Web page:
Ricciardi told me about his first thoughts on the schedule. “I think ultimately my initial reaction was like ‘agh,’ but at this point it is what it is and I gotta shift gears and make it the best that we can.” 

After talking to so many students and teachers, I realized how much pressure this schedule puts on everyone. I then wondered how much feedback was considered. I asked Noe if she had asked any students what they thought, and she told me no. She said she didn’t because this is nothing like students have experienced before. “For this one we went off of what teachers were doing in past midterms.” 

This seemed weird to me because I’m fairly sure students have experienced midterms before and know what they’re like. Student feedback could’ve helped the schedule be more of a compromise.  

Luckily, Noe is interested to hear what students think. “I am interested in feedback of staff and students and how did this work? Was it used the way we all thought it was going to be used? And how was that time, how was it having it over two days?” 

     I was curious if students and teachers had any suggestions for how the schedule could look in future years, so I asked around. Banafato noted that midterms will always be stressful, but they can be improved. “Either way, people are going to be unhappy, but at least for me, and from what I’ve heard from other people, last year had a better response.”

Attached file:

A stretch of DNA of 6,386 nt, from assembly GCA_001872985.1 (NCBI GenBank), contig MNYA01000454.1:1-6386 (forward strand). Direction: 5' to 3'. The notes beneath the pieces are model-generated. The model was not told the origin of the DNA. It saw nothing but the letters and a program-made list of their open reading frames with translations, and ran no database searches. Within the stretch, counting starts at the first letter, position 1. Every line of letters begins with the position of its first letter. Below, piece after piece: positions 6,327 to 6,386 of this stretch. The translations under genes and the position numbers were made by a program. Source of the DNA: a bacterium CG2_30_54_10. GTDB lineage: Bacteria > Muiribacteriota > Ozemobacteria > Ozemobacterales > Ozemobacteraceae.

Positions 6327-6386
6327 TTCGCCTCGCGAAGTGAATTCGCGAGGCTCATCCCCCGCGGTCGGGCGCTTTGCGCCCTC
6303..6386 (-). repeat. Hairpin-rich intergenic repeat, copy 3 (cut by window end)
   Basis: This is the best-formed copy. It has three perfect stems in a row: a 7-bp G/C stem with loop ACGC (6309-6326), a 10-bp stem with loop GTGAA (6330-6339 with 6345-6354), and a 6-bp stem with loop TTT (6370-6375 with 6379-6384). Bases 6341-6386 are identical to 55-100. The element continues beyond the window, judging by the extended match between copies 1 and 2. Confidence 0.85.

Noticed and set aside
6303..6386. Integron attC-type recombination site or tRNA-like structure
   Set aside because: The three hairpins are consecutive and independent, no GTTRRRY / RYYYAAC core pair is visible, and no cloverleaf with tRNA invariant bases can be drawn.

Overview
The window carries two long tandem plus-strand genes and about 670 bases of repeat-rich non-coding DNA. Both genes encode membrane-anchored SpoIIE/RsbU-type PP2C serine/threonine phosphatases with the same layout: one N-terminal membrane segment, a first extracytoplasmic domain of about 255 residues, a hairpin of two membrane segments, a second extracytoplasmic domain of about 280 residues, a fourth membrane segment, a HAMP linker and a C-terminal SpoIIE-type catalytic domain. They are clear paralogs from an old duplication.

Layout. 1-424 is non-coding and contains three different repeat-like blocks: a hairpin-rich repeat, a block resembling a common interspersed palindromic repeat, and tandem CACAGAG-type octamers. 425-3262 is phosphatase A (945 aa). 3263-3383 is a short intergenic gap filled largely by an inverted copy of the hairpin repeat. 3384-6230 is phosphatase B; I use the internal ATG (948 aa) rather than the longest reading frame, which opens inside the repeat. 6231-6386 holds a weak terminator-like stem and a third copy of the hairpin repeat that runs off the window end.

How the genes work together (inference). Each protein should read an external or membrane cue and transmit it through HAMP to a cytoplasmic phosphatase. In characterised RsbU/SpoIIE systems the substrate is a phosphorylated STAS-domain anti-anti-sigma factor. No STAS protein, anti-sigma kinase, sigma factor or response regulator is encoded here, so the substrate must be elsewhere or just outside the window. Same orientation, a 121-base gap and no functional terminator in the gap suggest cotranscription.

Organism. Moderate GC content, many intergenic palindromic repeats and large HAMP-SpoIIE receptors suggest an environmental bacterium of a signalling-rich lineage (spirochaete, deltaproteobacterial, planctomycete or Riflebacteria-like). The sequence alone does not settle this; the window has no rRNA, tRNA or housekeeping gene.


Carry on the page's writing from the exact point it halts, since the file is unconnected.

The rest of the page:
Ricciardi thought midterms should be adjusted for each class, so if a class needed two hours for a midterm they could, and if a class only needed half an hour, that’s all they would use. “I think we need to find ways to help kids apply knowledge instead of just taking tests on that knowledge. […] I think the schedule should provide an atmosphere that opens up for the most real world, experiential, hands on approach to showing your knowledge.” 

Thibault brought up an interesting point about how midterms prepare students for college. “Since the great majority [of ORHS students] percentage wise do go into college, […] I think mimicking what they’re going to see in college, in my opinion, is better.” 

     I hadn’t thought about that angle, and personally it makes a lot of sense. Hallbach had the same idea as Thibault. “I know Oyster River Has a significant proportion of the population that goes to four-year colleges, somewhere in the 80% range. I do think that midterms and finals are important to help students prepare for four-year colleges, where you’re going to have courses that will have fewer small assessments and more big-ticket items.” 

Midterms are next week, and at this point there’s nothing we can do to change the schedule. I’m willing to see how it goes, but many other students and I are already much more stressed about midterms than last year, and teachers have been scrambling to pull together their exams. Even after talking to Noe, I’m still not sure why the schedule was changed in the first place. I liked Rinko’s output on the whole thing: “I think I’d go by ‘if it’s not broken, don’t fix it.’”

– Micah Bessette